Jenna Wiens receives U-M Sarah Goddard Power Award for outstanding research and advocacy for women in academia
Associate professor and co-Director of U-M Precision Health Jenna Wiens has been selected as a 2023 Sarah Goddard Power Award recipient. The award is given to a University of Michigan faculty member who demonstrates an unwavering commitment to the betterment of women and who has demonstrated a clear record of success and significant achievement in research and scholarship, distinguished leadership, and mentoring women.
Wiens is the head of the MLD3: Machine Learning for Data-Driven Decisions research group and primarily investigates the intersection of machine learning and healthcare. In pursuit of developing computational methods to organize, process, and transform data, she studies time-series analysis, transfer/multitask learning, and causal inference.
Her recent projects include an open-source patient deterioration model which helps healthcare providers make better decisions about care and the ongoing development of machine learning tools which can improve understanding of patient risk for Alzheimer’s disease. She has also been involved with CS Kickstart, an annual week-long introduction to computer science for Michigan first year students who are new to the field and helped develop Explore Graduate Studies in CSE at U-M.These programs aim to increase involvement of women and underrepresented minorities in the area of computing.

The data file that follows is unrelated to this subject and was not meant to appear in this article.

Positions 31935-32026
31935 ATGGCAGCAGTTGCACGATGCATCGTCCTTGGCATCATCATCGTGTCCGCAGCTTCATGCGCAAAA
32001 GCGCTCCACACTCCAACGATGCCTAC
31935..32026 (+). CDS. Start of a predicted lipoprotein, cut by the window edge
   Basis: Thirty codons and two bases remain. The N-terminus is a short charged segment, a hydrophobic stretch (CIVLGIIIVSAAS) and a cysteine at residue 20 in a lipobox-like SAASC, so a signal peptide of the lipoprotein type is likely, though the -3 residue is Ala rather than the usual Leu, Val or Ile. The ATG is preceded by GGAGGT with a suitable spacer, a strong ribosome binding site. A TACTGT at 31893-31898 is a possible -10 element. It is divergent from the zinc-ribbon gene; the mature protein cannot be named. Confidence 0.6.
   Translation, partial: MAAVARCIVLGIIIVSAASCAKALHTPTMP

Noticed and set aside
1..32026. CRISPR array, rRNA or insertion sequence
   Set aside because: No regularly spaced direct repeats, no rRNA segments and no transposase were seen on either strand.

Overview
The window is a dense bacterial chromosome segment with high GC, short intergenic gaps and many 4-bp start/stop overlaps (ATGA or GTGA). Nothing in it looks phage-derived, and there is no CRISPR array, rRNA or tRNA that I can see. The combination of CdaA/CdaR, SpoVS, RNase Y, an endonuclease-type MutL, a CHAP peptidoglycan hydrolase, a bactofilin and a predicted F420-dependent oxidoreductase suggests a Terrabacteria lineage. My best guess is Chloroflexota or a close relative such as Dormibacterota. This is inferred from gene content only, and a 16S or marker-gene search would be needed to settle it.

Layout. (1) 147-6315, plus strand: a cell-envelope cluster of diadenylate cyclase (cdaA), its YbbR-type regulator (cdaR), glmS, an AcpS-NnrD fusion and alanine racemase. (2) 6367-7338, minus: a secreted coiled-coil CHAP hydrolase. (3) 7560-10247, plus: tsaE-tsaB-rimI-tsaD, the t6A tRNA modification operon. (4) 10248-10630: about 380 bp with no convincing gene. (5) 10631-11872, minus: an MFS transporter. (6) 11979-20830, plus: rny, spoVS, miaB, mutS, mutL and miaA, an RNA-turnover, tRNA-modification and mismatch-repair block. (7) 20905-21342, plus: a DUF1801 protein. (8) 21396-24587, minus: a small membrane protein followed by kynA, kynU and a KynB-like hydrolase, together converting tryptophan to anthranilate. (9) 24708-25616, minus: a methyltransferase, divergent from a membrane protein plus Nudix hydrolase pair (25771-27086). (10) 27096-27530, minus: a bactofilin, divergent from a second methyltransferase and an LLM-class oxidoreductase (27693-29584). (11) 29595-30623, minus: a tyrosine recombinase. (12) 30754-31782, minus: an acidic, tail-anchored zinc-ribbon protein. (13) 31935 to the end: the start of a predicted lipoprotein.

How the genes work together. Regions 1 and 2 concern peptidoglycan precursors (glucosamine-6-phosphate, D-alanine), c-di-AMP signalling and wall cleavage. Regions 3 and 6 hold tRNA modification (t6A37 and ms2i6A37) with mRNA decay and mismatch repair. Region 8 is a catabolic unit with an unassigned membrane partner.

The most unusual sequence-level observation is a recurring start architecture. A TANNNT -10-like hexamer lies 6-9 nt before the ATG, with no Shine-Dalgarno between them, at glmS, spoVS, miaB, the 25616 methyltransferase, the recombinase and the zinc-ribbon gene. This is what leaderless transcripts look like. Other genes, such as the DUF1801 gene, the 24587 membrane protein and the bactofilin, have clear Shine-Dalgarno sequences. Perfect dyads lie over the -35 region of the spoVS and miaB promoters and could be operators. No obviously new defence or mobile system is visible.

Wiens received her PhD in 2014 from MIT. In 2015, she was named Forbes 30 under 30 in Science and Healthcare and received an NSF CAREER Award in 2016. In 2017, she was named to MIT Tech Review’s list of 35 Innovators Under 35 and received a Sloan Research Fellowship in Computer Science in 2020.
The Sarah Goddard Power Award is named for the late U-M regent who majorly contributed to the advancement of higher education, advocating for affirmative action and human rights, and championing freedom for the international press. Power served as a presidentially-appointed delegate to four worldwide UN conferences and as Chair of the US National Commission for UNESCO. She also was named a Deputy Assistant Secretary of State for Human Rights and Humanitarian Affairs in 1980 and 1981.